Other Current and Noncurrent Assets, Including Notes Receivable

Learning Outcomes

  • Identify other common non-current assets

Rights Under Lease

A lease is a contract to rent property. The property owner is the grantor of the lease and is the lessor. The person or company obtaining rights to possess and use the property is the lessee. The rights granted under the lease are a leasehold. The accounting for a lease depends on whether it is a capital lease or an operating lease. Each of these lease types will be defined below.

The FASB has wrestled with issues around leases for a long time, beginning with a time when some companies were leasing assets and recording them as purchased and other companies were recording the lease payments as expenses without recognizing the asset.

The initial solution was to categorize some leases as capital leases, which are essentially purchases of the asset. More recently, the FASB issued accounting guidance that requires assets and liabilities arising from almost all leases to be recorded on the balance sheet, along with additional disclosures are required regarding the amount, timing, and uncertainty of cash flows from leases.

If you look at Facebook:

Prepaid expenses and other current assets1,8521,779

(in millions, except for number of shares and par value)
Description December 31,
Description 2019 2018
Category, Assets
Subcategory, Current Assets:
     Cash and cash equivalents $     19,079 $     10,019
     Marketable securities 35,776 31,095
     Accounts receivable, net of allowances of $206 and $229 as of December 31, 2019 and December 31, 2018, respectively 9,518 7,587
          Total current assets Single line
Single line
Property and equipment, net 35,323 24,683
Operating lease right-of-use assets, net 9,460
Intangible assets, net 894 1,294
Goodwill 18,715 18,301
Other Assets 2,759 2,576
Total assets Single line
$     133,376
Double line
Single line
$     97,334
Double line


And The Home Depot:

Other current assets1,040890

in millions, except per share data February 2, 2020 February 3, 2019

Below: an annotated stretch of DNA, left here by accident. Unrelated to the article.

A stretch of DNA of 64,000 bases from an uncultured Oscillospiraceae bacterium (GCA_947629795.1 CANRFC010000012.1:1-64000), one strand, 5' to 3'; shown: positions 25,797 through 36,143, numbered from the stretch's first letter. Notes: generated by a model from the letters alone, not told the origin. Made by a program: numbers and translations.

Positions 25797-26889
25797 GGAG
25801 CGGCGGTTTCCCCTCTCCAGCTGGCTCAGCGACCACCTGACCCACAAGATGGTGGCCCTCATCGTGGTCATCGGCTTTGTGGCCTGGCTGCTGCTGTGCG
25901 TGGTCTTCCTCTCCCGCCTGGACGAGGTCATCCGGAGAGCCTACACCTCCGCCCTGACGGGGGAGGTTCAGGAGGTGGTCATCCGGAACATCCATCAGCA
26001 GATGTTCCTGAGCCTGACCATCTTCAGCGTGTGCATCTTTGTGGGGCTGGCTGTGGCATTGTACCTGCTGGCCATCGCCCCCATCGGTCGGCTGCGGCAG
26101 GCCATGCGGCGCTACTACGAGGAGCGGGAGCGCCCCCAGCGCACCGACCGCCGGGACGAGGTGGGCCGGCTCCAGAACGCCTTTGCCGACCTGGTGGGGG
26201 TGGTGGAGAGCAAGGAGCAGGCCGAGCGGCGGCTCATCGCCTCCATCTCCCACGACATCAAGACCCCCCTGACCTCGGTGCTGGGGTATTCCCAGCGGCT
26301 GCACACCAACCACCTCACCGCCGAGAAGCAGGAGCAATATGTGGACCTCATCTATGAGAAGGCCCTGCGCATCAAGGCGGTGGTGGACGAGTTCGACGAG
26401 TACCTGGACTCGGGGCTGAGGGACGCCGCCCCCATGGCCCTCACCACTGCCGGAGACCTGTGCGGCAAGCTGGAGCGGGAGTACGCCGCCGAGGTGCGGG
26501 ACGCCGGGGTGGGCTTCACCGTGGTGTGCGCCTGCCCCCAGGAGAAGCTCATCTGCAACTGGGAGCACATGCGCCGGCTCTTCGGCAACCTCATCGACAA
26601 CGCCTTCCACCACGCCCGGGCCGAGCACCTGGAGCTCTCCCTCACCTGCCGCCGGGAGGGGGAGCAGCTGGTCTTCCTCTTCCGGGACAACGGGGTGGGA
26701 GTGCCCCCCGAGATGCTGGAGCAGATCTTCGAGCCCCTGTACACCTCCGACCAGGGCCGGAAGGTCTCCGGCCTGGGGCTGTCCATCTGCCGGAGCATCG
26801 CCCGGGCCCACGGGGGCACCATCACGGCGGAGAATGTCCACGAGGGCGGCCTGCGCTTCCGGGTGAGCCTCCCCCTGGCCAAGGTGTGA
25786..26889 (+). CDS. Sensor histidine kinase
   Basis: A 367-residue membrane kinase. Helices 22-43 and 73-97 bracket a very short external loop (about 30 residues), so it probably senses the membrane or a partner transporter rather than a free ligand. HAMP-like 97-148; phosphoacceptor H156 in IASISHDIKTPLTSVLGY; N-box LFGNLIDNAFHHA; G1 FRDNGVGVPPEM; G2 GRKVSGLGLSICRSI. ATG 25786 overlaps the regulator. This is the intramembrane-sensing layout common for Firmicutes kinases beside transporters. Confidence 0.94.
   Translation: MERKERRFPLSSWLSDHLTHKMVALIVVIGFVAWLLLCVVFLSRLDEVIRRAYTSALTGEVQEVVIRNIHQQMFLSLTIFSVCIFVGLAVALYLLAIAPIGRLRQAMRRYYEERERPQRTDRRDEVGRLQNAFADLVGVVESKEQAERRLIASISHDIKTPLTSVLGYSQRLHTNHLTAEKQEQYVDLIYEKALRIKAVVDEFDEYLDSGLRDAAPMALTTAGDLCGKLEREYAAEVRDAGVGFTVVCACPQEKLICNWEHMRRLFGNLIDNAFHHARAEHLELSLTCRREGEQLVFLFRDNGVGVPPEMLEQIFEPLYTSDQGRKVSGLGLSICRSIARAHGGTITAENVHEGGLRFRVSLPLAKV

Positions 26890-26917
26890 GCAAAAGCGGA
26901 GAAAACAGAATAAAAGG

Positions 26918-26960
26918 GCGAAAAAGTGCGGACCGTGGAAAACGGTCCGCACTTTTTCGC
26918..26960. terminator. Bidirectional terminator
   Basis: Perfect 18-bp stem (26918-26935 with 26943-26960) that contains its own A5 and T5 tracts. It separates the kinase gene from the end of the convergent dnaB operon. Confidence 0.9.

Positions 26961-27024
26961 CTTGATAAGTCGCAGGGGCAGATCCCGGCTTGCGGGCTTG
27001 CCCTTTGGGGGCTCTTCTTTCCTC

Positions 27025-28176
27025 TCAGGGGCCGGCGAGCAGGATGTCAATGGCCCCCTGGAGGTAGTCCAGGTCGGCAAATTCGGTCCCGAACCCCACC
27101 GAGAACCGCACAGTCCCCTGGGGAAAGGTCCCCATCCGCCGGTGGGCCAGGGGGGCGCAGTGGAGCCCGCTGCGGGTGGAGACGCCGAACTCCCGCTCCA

Category, Assets
Subcategory, Current Assets:
     Cash and cash equivalents $     2,133 $     1,778
     Receivables, net 2,106 1,936
     Merchandise inventories 14,531 13,925
          Total current assets Single line
19,810Double line
Single line
18,529Double line
Net property and equipment 22,770 22,375
Operating lease right-of-use assets 5,595
Goodwill 2,254 2,252
Other Assets 807 847
Total assets Single line
$     51,236
Double line
Single line
$     44,003
Double line


You can see the effect of this new GAAP. There is a line called “operating lease right-of-use-assets” that did not exist in prior years. This reflects the value of being able to use assets, like buildings, automobiles, and equipment, that are not included in property, plant, and equipment because the leases are not classified as capital leases.

The process of developing this new accounting pronouncement and the logic behind it are outlined in the Update 2016-02—Leases (TOPIC 842) SECTION C—Background Information and Basis for Conclusions.

The final major asset category we will examine in detail is notes receivable, which, like investments, can either be a short-term or long-term asset, depending on the maturity date.

Notes Receivable

A note (also called a promissory note) is an unconditional written promise by a borrower to pay a definite sum of money to the lender (payee) on demand or on a specific date. On the balance sheet of the lender (payee), a note is a receivable. A customer may give a note to a business for an amount due on an account receivable or for the sale of a large item such as a refrigerator. Also, a business may give a note to a supplier in exchange for merchandise to sell or to a bank or an individual for a loan. Thus, a company may have notes receivable or notes payable arising from transactions with customers, suppliers, banks, or individuals.

Most promissory notes have an explicit interest charge. Interest is the fee charged for use of money over a period. To the maker of the note, or borrower, interest is an expense; to the payee of the note, or lender, interest is a revenue. A borrower incurs interest expense; a lender earns interest revenue. For convenience, bankers sometimes calculate interest on a 360-day year; we calculate it on that basis in this text. (Some companies use a 365-day year.)

The basic formula for computing interest is:

[latex]\text{principal}\times\text{interest rate}\times\text{frequency of a year}[/latex]

Principal is the face value of the note. The interest rate is the annual stated interest rate on the note. Frequency of a year is the amount of time for the note and can be either days or months. We need the frequency of a year because the interest rate is an annual rate and we may not want interest for an entire year but just for the time period of the note.

To show how to calculate interest, assume a company borrowed $20,000 from a bank. The note has a principal (face value) of $20,000, an annual interest rate of 10%, and a life of 90 days. The interest calculation is:

[latex]\$20,000\text{ principal}\times10\%\text{ interest rate}\times\left(\dfrac{90\text{ days}}{360\text{ days}}\right)=\$500[/latex]